- Average annual physician compensation for most specialties remained relatively flat from 2016 to 2017, leading to mediocre income satisfaction rates among physicians, the second annual PracticeMatch survey uncovered.
Only 37 percent of the 1,218 physicians surveyed reported earning more in 2017 than they did in 2016.
“Compensation is always a key driving factor for physicians when deciding on a practice opportunity. Therefore, it’s vital for employers to offer an attractive physician compensation package in today’s highly competitive physician recruiting environment,” stated Mike York, PracticeMatch’s CEO.
The survey’s findings show that physician compensation has been recently stagnating. In the first annual PracticeMatch survey, nearly 40 percent of doctors surveyed said they earned the same amount in 2016 compared to 2015.
Only about 39 percent saw their compensation rates increase in 2016, with most of these respondents seeing a boost between one and three percent.
Physicians across specialties are still experiencing a flattening of compensation, according to the most recent survey. Cardiologists, family medicine providers, and hospitalists saw relatively flat year-over-year growth in physician compensation, with their average annual income fluctuating within $2,000 in 2017.
The physicians reported the following average annual incomes for 2017:
- Cardiology: $366,241
- Family medicine: $211,923
- Hospitalists: $265,000
Pediatricians and pulmonary medicine providers reported a two percent boost in compensation, reaching an average annual income of $198,306 and $286,813, respectively.
Emergency medicine providers saw the largest physician compensation increase in 2017, the survey showed. The specialty experienced a five percent boost in average annual compensation between 2016 to 2017, and emergency medicine physicians reported an average annual income of $306,389.
The only other specialty reporting a competitive salary rate was psychiatry. Psychiatrists responding to the PracticeMatch survey reported an average annual income of $253,820, which researchers considered competitive by industry benchmarks.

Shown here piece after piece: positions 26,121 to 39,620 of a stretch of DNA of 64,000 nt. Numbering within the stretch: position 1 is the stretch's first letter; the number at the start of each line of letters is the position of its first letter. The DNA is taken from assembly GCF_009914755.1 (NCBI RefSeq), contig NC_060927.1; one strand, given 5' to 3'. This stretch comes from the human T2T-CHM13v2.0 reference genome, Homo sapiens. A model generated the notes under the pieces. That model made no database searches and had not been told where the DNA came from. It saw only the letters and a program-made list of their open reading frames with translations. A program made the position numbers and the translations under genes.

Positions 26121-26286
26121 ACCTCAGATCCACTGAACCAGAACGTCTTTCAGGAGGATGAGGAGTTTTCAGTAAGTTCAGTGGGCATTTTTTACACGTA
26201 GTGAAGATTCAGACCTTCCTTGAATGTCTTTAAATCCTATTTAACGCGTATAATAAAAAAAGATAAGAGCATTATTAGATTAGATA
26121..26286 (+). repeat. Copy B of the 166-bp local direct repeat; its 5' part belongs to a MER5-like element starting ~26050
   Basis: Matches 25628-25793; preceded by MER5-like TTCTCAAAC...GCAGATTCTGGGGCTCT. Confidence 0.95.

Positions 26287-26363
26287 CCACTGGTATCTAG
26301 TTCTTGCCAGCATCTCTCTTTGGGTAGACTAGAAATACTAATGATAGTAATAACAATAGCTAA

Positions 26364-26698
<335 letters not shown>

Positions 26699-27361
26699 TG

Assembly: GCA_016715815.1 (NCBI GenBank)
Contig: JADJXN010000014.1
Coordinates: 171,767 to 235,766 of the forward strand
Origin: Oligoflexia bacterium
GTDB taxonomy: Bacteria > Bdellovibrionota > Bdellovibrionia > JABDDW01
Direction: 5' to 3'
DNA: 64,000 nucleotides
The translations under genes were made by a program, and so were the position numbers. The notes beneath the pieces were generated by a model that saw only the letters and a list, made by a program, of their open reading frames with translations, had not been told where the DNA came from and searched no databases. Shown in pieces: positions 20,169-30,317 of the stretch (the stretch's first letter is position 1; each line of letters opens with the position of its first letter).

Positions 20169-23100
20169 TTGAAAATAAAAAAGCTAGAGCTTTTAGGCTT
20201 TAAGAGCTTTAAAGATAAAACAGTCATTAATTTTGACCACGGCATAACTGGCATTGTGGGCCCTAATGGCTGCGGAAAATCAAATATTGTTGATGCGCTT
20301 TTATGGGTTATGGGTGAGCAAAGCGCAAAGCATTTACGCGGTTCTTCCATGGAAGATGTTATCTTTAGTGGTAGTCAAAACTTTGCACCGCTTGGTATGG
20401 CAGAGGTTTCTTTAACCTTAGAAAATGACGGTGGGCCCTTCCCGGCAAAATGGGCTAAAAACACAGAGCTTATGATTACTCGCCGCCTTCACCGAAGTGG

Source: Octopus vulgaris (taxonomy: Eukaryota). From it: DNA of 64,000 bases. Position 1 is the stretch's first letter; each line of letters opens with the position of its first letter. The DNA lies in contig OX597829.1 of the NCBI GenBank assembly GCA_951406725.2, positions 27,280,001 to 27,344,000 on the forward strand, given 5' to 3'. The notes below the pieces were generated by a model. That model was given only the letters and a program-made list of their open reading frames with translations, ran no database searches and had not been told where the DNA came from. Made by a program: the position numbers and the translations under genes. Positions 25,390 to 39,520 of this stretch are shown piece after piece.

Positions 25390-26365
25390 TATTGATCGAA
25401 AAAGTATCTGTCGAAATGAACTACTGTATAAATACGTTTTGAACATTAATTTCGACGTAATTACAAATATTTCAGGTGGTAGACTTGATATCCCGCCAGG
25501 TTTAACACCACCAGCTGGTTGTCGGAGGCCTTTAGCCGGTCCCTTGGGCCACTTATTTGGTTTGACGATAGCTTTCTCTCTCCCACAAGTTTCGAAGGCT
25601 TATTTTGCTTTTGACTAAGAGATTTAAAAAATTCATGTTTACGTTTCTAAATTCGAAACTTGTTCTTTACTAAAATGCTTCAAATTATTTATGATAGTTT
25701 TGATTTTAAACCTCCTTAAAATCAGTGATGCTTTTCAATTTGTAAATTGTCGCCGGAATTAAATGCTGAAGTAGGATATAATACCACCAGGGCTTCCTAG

Physicians were not overwhelmingly satisfied with their compensation in 2017. While stagnating salaries may not have helped satisfaction rates, student loan balances may also have been to blame.
Nearly one-third of respondents (30 percent) said they had an outstanding student loan balance in 2017. The percentage is comparable to last year’s survey, which found 29 percent of physicians had an outstanding school debt.
Despite a significant portion of physicians battling student loan debt, only about eight percent of respondents with outstanding debt reported receiving loan assistance in 2017.
The number of physicians receiving student loan assistance from their employers or other companies is significantly down compared to 2016. About one-third of physicians received student loan debt assistance the previous year.
The average amount of financial assistance provided to physicians with student loan debt was just $25,000 in 2017, the survey also revealed.
Flat physician compensation rates and growing student loan debt may have prompted more doctors to seek out a recruiter in 2017. A majority of respondents in the most recent PracticeMatch survey reported contacting a physician recruiter at least once in 2017.
Approximately 60 percent of respondents said they spoke with a physician recruiter at least once in 2017 versus just 44 percent of physicians in 2016.
Physicians may be more open to other employment opportunities in light of their compensation and benefits packages. But hospitals, practices, and other healthcare employers may be able to keep their physicians.
Over one-half of survey participants reported being “very” or “extremely” satisfied with their current position.
The survey finding brings “promising news especially considering nationwide physician shortages and physician burn-out and attrition rates reportedly increasing over recent years,” PracticeMatch stated.
Ensuring physician compensation and benefits packages remain competitive should help healthcare employers retain their physicians and prevent high turn-over rates.